Bill and Hillary Clinton might have left the White House dead broke, but they certainly recovered quickly. The pair has generated tens of millions of dollars of income for themselves and their foundation since 2000, with much of it coming from paid speeches. Indeed, financial disclosure reports recently filed by the Clintons bump the total that they have ginned up in speaking fees to at least $130 million, with the price of a single speech frequently topping $300,000.
Those staggering figures have shined a bright light on the very big, very opaque market for corporate keynotes, addresses to universities, and gab sessions with trade associations. And interviews with the people who buy and sell those speeches — corporate event planners, industry experts, speakers themselves — helps to illuminate it further.
What they describe is a classic superstar economy where only the elite make real money, and the elitist of the elite — figures like Ben Bernanke and Bill Clinton — make astonishing sums. The trade is not just for the speech, either: It is for intimacy with and access to those individuals. For former politicians, paid speaking has become a preferred way to cash in on all those years spent in the administration and on the Hill while avoiding the stigma of an industry or lobbying gig.
The paid-speaking market is actually two markets. There’s one for professional or semiprofessional paid speakers, the type who make in the hundreds or low thousands of dollars per event to give funny, uplifting, or insightful talks to local chambers of commerce or conferences about their adventures in starting a business or experiences overcoming cancer. The barriers to entry are nil, but it is more of a grind. These kinds of speakers often market themselves and use speaking as a way to advertise their other businesses. They produce demo reels. And while it might be a living, it’s often not a particularly lucrative one.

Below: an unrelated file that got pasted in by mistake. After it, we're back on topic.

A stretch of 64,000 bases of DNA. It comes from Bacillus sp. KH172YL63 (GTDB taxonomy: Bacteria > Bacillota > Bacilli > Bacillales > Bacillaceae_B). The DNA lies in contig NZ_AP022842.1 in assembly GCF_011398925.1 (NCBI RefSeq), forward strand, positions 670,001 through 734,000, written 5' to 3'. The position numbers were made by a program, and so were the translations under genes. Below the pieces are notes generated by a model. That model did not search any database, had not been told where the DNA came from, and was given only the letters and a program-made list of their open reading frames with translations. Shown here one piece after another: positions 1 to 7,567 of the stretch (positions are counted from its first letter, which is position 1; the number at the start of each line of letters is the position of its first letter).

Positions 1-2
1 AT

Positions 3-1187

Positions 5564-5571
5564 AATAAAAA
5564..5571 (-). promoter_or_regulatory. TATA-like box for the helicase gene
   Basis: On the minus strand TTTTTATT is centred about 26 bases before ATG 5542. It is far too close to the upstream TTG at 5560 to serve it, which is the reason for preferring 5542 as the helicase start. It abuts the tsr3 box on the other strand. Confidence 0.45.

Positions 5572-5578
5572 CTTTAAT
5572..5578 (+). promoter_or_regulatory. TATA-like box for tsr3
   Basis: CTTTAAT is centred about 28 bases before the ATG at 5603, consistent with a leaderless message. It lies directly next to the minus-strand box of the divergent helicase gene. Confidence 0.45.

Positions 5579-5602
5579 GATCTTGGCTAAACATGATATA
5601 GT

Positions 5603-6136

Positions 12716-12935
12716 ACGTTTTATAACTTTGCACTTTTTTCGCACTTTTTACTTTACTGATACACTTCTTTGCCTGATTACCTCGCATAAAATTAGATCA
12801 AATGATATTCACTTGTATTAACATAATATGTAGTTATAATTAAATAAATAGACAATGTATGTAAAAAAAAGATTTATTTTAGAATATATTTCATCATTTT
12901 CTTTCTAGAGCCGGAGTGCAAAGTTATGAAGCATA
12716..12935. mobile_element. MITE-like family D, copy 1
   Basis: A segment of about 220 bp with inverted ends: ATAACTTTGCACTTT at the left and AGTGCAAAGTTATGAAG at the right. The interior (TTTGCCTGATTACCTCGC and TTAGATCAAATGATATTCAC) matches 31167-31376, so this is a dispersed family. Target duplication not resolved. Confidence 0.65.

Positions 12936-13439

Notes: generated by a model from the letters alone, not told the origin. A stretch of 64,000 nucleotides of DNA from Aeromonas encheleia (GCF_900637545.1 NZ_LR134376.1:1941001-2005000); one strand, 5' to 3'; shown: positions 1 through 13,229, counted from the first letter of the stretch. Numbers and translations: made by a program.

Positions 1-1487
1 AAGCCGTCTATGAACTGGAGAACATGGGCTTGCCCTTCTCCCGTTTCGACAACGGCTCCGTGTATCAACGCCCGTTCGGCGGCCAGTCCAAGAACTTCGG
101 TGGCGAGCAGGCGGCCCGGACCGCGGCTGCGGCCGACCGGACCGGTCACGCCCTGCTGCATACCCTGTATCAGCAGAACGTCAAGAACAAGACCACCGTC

“There’s keynoting, then there’s training, consulting, seminar-leading, facilitating, corporate coaching,” explained Stacy Tetschner, the chief executive officer of the National Speakers Association. “They’re using the spoken word and often the written word to create a business around their expertise. It’s often a second, third, or fourth career, and a lot of them are niche.”
Then there’s the celebrity speaker market — the one where deep-pocketed corporations, governments, and industry groups pay eye-watering sums to celebrities, athletes, writers, and politicians. This is the Bill Clinton market. It’s the Malcolm Gladwell market. It’s the David Beckham market.
The barriers to entry are high: a national profile, a New York Times best seller, an Olympic medal, appearance on top-ten lists. The gatekeepers and managers are generally big speakers bureaus, among them Harry Walker (which represents Kofi Annan, Bill Clinton, and Shaquille O’Neal) and the Washington Speakers Bureau (Tony Blair, George W. Bush, and, in the interest of full disclosure, my husband, Ezra Klein). The fees drift up into the hundreds of thousands of dollars.
The Clintons’ disclosures — compelled by Freedom of Information Act requests, required by a variety of federal laws, and made by the Clinton Foundation — help give a picture of what it looks like at the very tippy top of the market. Bill has made as much as $750,000 for a single talk, to Ericsson, the Swedish telecommunications company. He also made $700,000 apiece for two talks to a Nigerian newspaper, ThisDay. In comparison, George W. Bush’s fees are reportedly around $100,000.